Monday, December 18, 2017

Remembering the Talented Pat DiNizio

DiNizio (center) performing with The Smithereens in 2016
Since Pat DiNizio of The Smithereens passed away on December 12, songs like "Only A Memory" and "Top of The Pops" have been playing in heavy rotation on my iTunes, in my head, and most definitely in my heart. While we’ve suffered the loss of a number of musical icons over the last few years, this one caught me by surprise, and truly felt like a gut punch. DiNizio and the rest of The Smithereens are masters of that special type of power pop fueled rock and roll that could only be created by disciples of The Beatles, The Who and The Beach Boys, among other 1960s bands that influenced the style of DiNizio and his fellow New Jersey based rockers. A true rock/pop craftsman, DiNizio was equally adept at writing excellent rockers such as “A Girl Like You” and mournful tales of love and loss like “In A Lonely Place” which actually quoted dialogue from the Humphrey Bogart noir film whose title it borrowed. And those are only two examples of the amazing songs penned by DiNizio.

While The Smithereens had some mainstream success in the mid to late 1980s with hits like “Blood & Roses” and “Behind the Wall of Sleep,” the sound of grunge gradually took over MTV and the radio airwaves, and classic guitar based rock temporarily took a back seat to flannel shirted bands (though, ironically, Kurt Cobain was reportedly a huge fan of the band’s debut album, Especially For You). That didn’t deter DiNizio and his band mates from continuing to release excellent records like 11 and A Date With The Smithereens, which showcased DiNizios songwriting gifts and the band’s masterful musical chops. Their rocking sound was honed by years of playing in local bars and working as an opening for other touring bands. The Smithereens’s raucous live shows were always worth seeing, and the band retained a loyal following in the tri-state area. I count myself among those true fans. Not only did I see The Smithereens a number of times throughout the years, but I was lucky enough to meet them and tell them how much I enjoyed their work.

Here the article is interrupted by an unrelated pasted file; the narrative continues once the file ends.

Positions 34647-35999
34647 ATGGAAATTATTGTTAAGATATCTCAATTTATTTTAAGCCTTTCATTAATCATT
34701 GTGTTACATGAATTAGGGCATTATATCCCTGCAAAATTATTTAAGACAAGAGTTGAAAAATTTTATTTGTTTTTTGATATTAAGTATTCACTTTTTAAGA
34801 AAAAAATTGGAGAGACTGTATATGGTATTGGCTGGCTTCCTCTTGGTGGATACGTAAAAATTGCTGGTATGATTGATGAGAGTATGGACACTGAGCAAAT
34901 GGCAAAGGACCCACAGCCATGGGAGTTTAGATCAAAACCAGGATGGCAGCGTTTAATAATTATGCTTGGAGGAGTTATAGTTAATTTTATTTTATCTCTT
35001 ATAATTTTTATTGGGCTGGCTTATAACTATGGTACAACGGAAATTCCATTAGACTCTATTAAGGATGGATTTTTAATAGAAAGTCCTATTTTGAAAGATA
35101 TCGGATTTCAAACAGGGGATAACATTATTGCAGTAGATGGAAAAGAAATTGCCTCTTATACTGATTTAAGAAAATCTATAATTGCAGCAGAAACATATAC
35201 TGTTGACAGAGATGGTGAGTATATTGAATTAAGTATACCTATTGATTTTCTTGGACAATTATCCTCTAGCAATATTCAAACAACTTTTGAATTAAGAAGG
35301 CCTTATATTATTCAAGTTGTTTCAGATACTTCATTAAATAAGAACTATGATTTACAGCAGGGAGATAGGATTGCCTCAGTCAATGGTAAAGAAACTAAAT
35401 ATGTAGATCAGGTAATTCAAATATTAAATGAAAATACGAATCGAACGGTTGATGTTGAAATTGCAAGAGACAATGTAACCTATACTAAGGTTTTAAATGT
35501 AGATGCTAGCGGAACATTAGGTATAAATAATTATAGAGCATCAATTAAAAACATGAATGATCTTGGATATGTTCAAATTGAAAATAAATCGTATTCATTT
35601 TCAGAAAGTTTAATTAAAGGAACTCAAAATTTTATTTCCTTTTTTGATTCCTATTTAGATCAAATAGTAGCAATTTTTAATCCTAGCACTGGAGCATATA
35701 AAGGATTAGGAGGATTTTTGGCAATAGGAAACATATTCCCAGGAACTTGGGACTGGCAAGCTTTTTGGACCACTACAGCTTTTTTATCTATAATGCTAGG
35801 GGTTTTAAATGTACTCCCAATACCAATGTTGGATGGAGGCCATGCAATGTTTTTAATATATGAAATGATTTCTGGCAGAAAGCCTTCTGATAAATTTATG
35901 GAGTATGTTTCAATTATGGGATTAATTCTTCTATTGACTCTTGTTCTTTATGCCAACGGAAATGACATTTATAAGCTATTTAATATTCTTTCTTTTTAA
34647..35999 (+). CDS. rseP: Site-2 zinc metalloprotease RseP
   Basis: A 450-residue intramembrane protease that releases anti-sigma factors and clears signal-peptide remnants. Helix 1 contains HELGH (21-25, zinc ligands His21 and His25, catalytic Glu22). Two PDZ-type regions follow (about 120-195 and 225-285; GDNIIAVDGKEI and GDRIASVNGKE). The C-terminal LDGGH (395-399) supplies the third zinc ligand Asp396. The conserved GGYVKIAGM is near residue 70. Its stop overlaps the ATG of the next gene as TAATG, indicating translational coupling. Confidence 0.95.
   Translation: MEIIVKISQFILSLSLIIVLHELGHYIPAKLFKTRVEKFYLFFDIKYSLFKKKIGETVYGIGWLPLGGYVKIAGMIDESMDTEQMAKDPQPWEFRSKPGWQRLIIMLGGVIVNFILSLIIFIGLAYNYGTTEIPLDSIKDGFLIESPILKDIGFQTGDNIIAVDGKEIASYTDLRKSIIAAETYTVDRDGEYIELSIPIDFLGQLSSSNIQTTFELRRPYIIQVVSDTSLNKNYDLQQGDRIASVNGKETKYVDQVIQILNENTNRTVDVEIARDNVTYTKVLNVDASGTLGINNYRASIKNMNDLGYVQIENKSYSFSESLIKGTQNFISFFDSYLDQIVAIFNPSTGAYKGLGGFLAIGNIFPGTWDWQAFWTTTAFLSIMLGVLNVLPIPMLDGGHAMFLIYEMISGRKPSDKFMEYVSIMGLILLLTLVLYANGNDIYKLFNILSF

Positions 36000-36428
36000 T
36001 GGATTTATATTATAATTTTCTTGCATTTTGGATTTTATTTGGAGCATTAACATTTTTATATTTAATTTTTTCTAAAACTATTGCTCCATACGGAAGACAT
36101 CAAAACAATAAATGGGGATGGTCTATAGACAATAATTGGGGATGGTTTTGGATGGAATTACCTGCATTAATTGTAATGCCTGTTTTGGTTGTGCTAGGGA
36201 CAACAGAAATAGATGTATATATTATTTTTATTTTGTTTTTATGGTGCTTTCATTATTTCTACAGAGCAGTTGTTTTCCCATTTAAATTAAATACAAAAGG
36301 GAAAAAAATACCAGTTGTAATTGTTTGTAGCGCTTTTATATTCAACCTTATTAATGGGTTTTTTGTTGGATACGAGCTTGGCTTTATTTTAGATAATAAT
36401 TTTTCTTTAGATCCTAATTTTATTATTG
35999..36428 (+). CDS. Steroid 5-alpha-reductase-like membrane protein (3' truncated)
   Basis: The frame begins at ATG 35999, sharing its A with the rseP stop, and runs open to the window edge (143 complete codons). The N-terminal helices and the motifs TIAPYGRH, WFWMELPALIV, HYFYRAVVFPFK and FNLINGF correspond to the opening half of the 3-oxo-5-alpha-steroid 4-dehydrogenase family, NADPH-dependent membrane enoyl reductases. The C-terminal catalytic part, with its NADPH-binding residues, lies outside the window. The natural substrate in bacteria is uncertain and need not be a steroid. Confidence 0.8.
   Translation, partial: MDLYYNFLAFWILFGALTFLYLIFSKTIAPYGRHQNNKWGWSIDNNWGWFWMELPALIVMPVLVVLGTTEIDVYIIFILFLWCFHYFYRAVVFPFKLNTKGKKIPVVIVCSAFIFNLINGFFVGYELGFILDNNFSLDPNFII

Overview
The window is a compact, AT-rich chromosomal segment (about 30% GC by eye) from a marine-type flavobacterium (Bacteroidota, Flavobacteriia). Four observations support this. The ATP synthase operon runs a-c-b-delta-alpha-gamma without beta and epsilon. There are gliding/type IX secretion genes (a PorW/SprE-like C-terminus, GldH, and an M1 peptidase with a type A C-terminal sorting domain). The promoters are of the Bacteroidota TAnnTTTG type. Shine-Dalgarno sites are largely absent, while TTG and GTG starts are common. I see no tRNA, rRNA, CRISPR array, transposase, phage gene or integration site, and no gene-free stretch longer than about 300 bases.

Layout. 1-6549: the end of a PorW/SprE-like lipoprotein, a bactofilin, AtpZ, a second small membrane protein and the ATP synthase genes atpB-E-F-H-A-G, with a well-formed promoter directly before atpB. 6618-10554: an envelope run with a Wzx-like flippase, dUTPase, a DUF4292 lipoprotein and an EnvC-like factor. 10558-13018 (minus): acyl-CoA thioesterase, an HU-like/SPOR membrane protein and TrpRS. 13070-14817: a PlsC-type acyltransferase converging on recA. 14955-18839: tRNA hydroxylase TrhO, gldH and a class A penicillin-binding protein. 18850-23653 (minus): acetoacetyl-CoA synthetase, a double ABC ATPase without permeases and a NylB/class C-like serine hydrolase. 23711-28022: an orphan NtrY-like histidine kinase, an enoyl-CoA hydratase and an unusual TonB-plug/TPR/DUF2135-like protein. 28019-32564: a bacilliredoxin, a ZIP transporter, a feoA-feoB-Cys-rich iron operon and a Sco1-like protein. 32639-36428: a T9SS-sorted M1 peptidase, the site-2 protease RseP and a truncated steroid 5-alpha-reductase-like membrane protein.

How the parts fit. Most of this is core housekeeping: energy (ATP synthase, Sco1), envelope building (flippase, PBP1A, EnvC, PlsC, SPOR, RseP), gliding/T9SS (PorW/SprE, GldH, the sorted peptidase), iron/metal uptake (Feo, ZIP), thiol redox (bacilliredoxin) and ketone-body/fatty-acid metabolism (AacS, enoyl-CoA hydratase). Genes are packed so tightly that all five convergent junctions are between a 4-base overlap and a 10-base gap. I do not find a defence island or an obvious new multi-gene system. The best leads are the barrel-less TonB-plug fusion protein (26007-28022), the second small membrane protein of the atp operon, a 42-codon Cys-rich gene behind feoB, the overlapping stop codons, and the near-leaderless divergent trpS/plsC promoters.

DiNizio also released several wonderful solo albums, starting with 1997’s Songs & Sounds, and did audaciously fun (and amazing) things like “The Living Room Tour” where he would actually perform at your house for you and your friends, hosted songwriting workshops and even tried out for a minor league baseball team. Through it all, he kept his sense of humor, his love of rock and roll and his dedication to his music, his band and their fans. The Smithereens continued to perform live, and released tribute albums to The Beatles and The Who, as well as their most recent disc of original material, 2011, which was one of their best. The band’s music never lost that straight-ahead garage rock sound, and like all great rock and roll, continues to sound fantastic as time goes on. It’s one thing pay tribute to your idols in your music, its quite another to create equally memorable songs of your own. Pat DiNizio and his bandmates managed to do just that for 30 plus years. Rest in peace, Pat. You will most definitely be missed. To paraphrase one of your lyrics, “we’re in a lonely place without you.”